Contaminated needles and other sharps exhibit the ability to create a portal of entry for infection through punctures and cuts.  In 2006, it was determined that needle stick injuries occurred among 39.4% of Mongolian health care workers (G. Soyolgerel, 2006) and increased up to 82.6% in a follow up study conducted in 2008 (G. Narantuya, 2008).   In preliminary studies conducted by FIRE, HCWs have indicated a high incidence of puncture injuries - sometimes as many as 40 times a month.  These injuries were observed to go unreported and most hospitals did not have a mechanism in place for the HCWs to report and treat their injury. The lack of proper management of medical waste, and the concomitant infection of and injury to HCWs and their patients, has gradually been acknowledged as a public health problem in Mongolia, but the country does not have resources adequate to wage a major campaign of awareness and prevention.  FIRE has, therefore, undertaken to assist in both areas until sufficient public health resources can be brought to bear.
Sharps Containers
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This program provides important training to health care workers, waste handlers and inspection agents about the proper use of "safety boxes" (sharps containers) and safe disposal of sharps waste nationwide.  The objective is to substantially reduce the number of inadvertent needle sticks and lacerations with contaminated needles or other medical sharps waste.  A number of Rotary Clubs in Mongolia and U.S. collaborate to purchase and ship the annual or biannual supply of approved safety boxes, made to WHO design specifications, to province health care facilities.  FIRE coordinates with the Clubs, the local Health Department and the Ministry of Health on the logistics for distribution, and then provides the training, as well as wall posters and other resource materials for each health care facility, designed and developed by FIRE.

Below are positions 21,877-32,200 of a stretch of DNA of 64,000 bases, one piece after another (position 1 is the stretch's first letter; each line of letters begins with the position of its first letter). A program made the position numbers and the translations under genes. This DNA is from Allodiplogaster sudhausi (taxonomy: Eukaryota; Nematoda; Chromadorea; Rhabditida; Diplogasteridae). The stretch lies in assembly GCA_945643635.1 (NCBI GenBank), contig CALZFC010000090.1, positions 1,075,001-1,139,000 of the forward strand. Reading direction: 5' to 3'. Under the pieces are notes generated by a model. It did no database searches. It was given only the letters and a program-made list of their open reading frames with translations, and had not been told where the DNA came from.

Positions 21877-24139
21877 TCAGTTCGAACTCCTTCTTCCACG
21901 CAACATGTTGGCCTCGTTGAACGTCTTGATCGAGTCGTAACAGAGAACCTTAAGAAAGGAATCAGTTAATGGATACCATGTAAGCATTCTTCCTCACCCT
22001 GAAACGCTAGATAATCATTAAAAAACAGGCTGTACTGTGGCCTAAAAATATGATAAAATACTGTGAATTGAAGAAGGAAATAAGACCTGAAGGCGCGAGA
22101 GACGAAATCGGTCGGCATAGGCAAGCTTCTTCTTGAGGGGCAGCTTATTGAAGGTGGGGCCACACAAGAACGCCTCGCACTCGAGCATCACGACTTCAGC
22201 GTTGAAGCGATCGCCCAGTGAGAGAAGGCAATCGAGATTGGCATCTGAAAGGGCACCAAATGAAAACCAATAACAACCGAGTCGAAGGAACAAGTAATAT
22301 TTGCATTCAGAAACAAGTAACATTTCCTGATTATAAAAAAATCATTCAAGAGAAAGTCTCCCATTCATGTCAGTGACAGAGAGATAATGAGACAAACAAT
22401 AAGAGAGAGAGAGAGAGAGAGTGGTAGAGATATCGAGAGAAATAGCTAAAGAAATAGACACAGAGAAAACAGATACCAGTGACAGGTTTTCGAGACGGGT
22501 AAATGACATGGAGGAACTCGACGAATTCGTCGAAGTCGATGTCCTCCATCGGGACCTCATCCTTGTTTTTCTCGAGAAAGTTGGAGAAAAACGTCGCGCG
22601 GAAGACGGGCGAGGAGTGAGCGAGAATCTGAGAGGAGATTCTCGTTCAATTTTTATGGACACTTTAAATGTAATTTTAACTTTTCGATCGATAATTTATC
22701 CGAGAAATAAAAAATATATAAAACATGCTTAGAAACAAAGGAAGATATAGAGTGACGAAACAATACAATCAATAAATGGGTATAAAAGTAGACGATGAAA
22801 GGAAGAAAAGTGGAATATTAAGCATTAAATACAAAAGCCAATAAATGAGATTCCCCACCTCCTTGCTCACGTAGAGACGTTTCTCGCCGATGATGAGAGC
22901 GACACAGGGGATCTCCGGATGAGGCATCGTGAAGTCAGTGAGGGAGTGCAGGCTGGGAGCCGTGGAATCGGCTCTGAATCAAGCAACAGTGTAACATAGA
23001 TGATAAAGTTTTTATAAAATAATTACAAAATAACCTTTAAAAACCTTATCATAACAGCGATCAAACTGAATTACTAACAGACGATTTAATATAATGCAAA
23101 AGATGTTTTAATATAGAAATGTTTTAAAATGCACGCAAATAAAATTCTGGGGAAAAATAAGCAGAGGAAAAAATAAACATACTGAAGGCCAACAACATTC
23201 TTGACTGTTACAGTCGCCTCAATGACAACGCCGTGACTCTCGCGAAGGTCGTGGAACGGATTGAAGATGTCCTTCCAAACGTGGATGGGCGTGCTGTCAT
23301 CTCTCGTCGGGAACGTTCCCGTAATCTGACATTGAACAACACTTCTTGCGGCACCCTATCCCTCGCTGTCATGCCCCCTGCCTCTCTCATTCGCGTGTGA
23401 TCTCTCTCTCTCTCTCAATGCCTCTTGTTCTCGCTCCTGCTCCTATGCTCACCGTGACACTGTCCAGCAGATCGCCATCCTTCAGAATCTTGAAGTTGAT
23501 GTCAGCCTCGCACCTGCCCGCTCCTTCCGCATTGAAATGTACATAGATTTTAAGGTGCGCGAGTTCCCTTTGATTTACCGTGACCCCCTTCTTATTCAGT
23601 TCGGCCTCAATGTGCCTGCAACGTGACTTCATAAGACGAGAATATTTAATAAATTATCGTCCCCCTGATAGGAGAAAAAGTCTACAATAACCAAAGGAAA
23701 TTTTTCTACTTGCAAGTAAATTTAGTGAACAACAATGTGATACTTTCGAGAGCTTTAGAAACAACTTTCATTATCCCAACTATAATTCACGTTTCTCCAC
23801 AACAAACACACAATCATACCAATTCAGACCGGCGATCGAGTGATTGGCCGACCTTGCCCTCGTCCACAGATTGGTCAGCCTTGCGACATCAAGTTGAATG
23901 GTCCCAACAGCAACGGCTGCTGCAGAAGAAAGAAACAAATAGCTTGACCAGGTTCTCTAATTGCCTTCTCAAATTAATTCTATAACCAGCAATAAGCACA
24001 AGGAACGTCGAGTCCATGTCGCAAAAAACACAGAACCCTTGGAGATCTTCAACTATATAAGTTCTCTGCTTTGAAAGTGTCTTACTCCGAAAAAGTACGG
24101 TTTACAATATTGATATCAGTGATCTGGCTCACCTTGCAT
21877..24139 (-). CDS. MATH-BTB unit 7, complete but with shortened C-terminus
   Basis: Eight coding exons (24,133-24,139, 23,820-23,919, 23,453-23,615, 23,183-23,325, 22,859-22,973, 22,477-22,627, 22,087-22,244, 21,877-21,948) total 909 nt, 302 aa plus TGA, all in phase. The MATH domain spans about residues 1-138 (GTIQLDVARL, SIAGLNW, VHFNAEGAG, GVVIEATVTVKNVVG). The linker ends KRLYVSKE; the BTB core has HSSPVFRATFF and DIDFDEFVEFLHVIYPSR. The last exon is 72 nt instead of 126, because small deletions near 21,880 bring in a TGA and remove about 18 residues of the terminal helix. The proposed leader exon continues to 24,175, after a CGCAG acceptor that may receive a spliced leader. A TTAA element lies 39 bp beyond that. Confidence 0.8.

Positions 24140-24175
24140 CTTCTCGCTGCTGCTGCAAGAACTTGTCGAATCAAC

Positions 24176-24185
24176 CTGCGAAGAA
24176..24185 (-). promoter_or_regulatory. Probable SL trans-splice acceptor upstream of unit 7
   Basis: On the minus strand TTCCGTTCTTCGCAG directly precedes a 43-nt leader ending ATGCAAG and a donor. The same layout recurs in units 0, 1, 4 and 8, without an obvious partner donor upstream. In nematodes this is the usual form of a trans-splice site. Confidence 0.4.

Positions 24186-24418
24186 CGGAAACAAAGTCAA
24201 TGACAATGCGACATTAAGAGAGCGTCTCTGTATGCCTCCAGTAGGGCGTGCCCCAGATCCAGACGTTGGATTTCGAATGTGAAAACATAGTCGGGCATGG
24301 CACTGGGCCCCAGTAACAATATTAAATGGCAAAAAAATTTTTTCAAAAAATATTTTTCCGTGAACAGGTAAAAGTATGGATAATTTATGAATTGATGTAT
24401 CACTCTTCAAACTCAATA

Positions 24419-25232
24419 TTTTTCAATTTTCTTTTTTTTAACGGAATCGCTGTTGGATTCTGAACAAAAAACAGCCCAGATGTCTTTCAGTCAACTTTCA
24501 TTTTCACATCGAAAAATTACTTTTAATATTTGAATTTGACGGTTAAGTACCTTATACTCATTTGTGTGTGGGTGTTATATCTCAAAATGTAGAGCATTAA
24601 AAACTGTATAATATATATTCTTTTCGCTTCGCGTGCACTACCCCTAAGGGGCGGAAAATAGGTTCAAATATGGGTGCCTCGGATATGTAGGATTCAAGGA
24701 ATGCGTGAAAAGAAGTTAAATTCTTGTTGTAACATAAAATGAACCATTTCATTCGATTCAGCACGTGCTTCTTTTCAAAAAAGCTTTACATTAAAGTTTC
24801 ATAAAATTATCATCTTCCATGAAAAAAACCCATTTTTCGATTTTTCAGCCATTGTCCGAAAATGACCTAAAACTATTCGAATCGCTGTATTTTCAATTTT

19,100 boxes were distributed in May in Khenti Province. That was enough for a two-year supply for every hospital and health care clinic.  Please follow this link to view a slideshow of the Khenti distribution and FIRE's training of 100 health care workers from across the province.

On December 5, another 14,000 boxes were distributed in Sukhbatar Province with corresponding training for 100 health care workers representing all 23 health care facilities throughout the province. Please follow this link to watch a short video of FIRE's training seminar.

Next year, FIRE expects to provide safety box training in two additional provinces, at a cost of $6,000.

For more information, please visit our sharps containers page.
Health Safety Training Program
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In partnership with several national and international organizations focused on improving the health care system in Mongolia, FIRE is developing and expects to implement a comprehensive medical waste management training program inclusive of health & safety best practices, infection control and patient safety that will be disseminated nationwide throughout all three health care levels of Mongolia as well as the general public and policy makers.